The gallery was first opened in 1930 with only the second floor deemed as a space to display art. This did not last however because by the late 1940’s the need for more gallery space became a necessity and so two additional stories were added to the existing structure.4
VCU Anderson Gallery and Carriage House, 2011. Virginia Commonwealth University. JPG. http://4.bp.blogspot.com/ (April 12, 2011).
The architecture of the Anderson Gallery has experienced a significant change throughout its history. From its initial beginnings as a stable to its shift towards a more contemporary establishment, it has successfully engaged a wide demographic of visitors. This type of achievement is something to be celebrated. The Anderson Gallery has become an important landmark in the Richmond art community while also serving as an educational resource. Carl Grodach, a research writer for the School of Urban and Public Affairs at The University of Texas at Arlington, notes the significance of the role museums play in their communities by commenting on the importance of a gallery’s influence; “museums and other cultural institutions have undergone dramatic transformations both externally and in their perceived role in our economic and social life.”5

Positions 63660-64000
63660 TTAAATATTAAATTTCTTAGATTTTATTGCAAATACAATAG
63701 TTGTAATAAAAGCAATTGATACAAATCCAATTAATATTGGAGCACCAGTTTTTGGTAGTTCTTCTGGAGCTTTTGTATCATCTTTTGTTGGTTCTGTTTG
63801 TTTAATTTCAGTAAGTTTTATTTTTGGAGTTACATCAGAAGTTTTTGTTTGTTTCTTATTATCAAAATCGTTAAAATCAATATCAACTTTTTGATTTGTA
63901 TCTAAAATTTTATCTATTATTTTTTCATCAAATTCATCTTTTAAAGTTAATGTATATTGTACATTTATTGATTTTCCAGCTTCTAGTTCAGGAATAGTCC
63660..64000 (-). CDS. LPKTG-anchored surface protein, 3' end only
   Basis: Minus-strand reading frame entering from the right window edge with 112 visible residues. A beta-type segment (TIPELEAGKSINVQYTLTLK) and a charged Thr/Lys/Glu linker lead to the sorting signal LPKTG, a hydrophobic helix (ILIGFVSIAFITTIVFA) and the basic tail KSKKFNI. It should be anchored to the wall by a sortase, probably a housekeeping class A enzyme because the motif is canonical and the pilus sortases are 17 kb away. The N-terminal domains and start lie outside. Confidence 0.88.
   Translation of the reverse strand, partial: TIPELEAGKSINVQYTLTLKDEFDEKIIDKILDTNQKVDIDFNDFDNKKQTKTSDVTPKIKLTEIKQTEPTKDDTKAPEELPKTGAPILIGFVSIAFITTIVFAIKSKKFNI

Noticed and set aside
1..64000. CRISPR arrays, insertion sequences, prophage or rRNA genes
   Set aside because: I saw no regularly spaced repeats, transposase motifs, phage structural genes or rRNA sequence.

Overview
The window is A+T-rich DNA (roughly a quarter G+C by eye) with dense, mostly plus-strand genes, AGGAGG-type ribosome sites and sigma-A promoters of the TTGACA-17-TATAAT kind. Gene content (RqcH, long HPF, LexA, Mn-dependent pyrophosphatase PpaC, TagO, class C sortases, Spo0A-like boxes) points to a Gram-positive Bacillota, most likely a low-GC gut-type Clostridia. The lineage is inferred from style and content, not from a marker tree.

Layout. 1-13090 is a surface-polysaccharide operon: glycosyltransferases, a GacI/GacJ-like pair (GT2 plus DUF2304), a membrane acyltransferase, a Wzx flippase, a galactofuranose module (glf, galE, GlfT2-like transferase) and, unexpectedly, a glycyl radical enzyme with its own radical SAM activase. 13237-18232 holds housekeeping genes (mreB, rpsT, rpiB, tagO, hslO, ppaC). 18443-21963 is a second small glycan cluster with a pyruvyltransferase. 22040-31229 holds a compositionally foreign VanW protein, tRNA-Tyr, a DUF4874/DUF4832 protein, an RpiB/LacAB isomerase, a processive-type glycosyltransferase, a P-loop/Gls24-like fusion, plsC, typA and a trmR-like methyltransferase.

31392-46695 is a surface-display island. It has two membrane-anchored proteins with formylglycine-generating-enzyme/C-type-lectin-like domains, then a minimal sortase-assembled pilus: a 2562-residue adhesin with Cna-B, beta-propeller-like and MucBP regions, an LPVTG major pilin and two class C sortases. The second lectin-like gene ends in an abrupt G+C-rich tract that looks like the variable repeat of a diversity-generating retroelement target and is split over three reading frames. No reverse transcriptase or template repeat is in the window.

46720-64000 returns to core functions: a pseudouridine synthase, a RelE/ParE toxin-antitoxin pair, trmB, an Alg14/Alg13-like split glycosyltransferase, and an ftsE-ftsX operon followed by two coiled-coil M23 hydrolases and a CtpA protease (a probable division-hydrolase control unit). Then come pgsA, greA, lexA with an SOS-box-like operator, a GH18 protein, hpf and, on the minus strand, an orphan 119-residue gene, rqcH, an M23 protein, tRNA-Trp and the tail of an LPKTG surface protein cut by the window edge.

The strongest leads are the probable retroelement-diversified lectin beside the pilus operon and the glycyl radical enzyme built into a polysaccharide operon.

Another noteworthy university art museum is the Muscarelle Museum of Art, part of The College of William & Mary in Williamsburg, Virginia. Commenting on its architectural influences alone, it is extremely different from the Anderson Gallery and for that matter from the rest of Williamsburg and its surrounding campus. The architectural style that is reflected throughout the campus and the city is Colonial. All of the buildings are constructed with brick and iron typical of what was found during the American Colonial Period. However, the Muscarelle Museum significantly breaks this tradition. Although the exterior is composed substantially of brick, its harsh geometric lines and unique structural shape pose more of a resemblance to modern and abstract architecture. The building is so unique and contemporary that it is difficult to comprehend that it was constructed in 1983.
Aside from its aesthetic differences from the Anderson Gallery, the Muscarelle Museum is unique for two reasons, the first of which being that its architectural history is significantly different. The Muscarelle Museum, unlike the Anderson Gallery was purposefully built as a museum and was not converted from an already existing structure.6 Because of this, the Muscarelle Museum was able to create for itself an ideal environment to properly facilitate its purposes. Although the radical design of the museum may not present itself as the most desirable or functional aspect, it is obvious that it reflects multiple important architectural considerations.